• Full production numbers (including retail sales and other production) are not publicly available for production breweries. This means that the activity of production-only breweries is not fairly reflected in these reports. We’re working with the ABT to get full production numbers. While the ABT does collect full production numbers, it does not compile the numbers they same way they do the retail sale numbers.
  • Four new breweries are included in this edition of The Florida Breweries Report: Lakeland Brewing Co., MIA Brewing Co., Pareidolia Brewing Co., and Daytona Beach Brewing Co.
  • Based on retail sales, the Florida brewing industry’s annual growth rate increased to 6.78% in July 2014.

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Take Investment Dollars and Keep Them

Credit Mark Wallace. Used with permission under Creative Commons License.

Credit Mark Wallace. Used with permission under Creative Commons License.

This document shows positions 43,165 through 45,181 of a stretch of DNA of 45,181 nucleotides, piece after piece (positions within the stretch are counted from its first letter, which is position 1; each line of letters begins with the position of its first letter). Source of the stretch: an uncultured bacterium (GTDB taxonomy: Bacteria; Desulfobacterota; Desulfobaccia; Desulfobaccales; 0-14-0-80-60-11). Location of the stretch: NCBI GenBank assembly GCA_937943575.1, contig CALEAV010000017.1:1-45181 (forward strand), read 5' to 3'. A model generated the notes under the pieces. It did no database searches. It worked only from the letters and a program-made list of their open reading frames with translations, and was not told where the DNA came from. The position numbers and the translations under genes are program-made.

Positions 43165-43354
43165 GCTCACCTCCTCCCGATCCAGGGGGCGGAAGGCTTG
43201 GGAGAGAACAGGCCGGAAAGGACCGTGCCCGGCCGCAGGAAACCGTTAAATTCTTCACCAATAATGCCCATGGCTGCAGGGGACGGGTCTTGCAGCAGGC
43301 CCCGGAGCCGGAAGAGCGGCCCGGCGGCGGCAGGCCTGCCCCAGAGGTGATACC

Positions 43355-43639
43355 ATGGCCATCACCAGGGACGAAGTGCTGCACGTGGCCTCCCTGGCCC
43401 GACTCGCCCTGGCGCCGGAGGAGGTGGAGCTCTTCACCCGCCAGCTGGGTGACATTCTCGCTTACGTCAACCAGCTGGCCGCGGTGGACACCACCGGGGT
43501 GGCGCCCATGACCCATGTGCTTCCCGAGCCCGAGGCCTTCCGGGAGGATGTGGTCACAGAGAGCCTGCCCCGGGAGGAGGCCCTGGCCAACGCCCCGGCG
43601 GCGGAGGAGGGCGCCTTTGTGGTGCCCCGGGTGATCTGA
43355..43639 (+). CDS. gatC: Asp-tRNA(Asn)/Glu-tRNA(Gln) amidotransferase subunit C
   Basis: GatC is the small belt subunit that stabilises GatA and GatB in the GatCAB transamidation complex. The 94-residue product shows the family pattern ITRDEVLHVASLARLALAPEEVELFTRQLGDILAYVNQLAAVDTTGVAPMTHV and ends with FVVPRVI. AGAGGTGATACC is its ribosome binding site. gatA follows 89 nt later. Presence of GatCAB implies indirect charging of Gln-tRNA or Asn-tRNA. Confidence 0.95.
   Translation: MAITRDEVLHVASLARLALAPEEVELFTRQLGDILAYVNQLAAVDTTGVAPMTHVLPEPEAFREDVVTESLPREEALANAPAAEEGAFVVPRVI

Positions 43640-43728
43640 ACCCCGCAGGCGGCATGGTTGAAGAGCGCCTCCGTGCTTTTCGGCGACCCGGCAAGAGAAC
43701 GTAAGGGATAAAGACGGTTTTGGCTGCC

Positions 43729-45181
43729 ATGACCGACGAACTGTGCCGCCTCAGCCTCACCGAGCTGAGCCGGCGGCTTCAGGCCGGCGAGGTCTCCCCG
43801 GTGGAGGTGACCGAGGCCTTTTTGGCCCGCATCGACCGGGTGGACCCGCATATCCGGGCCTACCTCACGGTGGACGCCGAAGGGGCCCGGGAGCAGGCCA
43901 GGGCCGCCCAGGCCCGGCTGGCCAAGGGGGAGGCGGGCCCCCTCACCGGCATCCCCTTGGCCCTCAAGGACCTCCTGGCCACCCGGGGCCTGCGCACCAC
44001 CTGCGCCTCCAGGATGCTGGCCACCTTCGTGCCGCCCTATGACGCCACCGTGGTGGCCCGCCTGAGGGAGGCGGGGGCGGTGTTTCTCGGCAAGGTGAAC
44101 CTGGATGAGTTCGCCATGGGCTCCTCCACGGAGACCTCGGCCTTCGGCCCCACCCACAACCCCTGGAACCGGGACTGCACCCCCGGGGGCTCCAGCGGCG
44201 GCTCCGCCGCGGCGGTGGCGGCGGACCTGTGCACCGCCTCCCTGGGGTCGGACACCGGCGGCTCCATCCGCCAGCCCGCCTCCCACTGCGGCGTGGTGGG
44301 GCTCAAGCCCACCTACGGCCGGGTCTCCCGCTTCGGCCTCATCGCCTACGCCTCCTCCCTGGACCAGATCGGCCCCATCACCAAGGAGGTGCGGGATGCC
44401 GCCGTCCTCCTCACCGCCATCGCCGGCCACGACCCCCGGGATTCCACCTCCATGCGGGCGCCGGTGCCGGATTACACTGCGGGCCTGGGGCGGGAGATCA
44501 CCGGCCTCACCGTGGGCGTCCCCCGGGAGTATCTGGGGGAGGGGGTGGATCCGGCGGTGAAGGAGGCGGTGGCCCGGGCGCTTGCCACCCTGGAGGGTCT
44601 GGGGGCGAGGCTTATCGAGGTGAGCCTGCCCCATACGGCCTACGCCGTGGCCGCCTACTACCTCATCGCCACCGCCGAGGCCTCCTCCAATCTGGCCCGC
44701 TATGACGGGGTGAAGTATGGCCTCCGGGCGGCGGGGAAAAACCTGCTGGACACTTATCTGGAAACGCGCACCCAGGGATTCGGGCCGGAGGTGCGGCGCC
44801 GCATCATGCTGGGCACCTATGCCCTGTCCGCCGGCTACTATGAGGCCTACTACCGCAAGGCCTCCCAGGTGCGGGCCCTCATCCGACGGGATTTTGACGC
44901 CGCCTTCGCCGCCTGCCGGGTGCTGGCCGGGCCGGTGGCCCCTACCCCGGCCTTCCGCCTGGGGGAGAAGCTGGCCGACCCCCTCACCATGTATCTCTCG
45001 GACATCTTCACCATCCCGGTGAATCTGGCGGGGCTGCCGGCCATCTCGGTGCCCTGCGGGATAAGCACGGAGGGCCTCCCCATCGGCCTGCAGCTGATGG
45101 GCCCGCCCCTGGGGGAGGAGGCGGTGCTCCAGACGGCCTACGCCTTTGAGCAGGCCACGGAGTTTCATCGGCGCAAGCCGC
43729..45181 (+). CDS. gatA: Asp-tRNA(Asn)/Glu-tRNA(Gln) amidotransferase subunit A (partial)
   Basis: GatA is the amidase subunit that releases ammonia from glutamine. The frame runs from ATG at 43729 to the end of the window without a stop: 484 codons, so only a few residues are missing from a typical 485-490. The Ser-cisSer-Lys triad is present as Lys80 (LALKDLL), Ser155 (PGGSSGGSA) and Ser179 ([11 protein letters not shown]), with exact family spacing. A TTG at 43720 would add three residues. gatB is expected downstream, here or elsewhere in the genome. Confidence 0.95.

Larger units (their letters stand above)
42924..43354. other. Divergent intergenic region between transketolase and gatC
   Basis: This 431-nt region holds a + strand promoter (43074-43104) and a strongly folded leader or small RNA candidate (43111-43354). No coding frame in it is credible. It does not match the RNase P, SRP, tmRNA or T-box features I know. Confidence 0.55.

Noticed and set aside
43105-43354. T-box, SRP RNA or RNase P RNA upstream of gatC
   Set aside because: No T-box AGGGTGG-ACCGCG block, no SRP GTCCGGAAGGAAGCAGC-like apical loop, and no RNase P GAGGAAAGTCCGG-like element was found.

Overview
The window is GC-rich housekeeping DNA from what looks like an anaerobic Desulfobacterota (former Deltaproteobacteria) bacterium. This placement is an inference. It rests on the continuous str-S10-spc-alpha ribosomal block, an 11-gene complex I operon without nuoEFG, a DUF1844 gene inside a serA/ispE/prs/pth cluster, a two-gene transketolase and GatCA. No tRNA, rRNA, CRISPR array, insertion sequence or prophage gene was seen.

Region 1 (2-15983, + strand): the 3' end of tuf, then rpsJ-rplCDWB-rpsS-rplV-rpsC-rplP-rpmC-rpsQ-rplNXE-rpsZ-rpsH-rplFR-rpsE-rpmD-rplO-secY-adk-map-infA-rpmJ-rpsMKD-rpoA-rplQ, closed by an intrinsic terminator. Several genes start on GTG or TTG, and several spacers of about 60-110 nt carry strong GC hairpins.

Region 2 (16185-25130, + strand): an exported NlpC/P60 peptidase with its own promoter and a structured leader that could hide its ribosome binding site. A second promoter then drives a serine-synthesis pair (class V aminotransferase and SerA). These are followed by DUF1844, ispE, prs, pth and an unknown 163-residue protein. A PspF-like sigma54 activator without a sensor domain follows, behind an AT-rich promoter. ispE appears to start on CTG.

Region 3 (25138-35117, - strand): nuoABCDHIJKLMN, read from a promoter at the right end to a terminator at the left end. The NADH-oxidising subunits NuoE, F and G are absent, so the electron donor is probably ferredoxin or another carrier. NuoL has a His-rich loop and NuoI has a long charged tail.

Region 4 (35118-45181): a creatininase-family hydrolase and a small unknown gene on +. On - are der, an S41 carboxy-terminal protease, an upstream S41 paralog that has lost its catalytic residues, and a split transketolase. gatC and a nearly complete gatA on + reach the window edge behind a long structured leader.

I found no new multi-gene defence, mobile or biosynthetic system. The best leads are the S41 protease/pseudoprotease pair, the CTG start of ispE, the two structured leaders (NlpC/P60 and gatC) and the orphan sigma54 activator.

Starting a new beverage manufacturing business takes more than a good beverage, it takes money. Selling ownership shares in your business is an attractive source of start-up funding, but it’s risky. When you take money from investors in exchange for ownership, two things are true. First, your investors expect you to deliver on your promises about the success of the business. Second, federal and state securities laws make you responsible for those promises.

What happens when you don’t deliver on your promises or you violate federal or state securities laws? Often you have to give investors their money back, and that’s the best case scenario.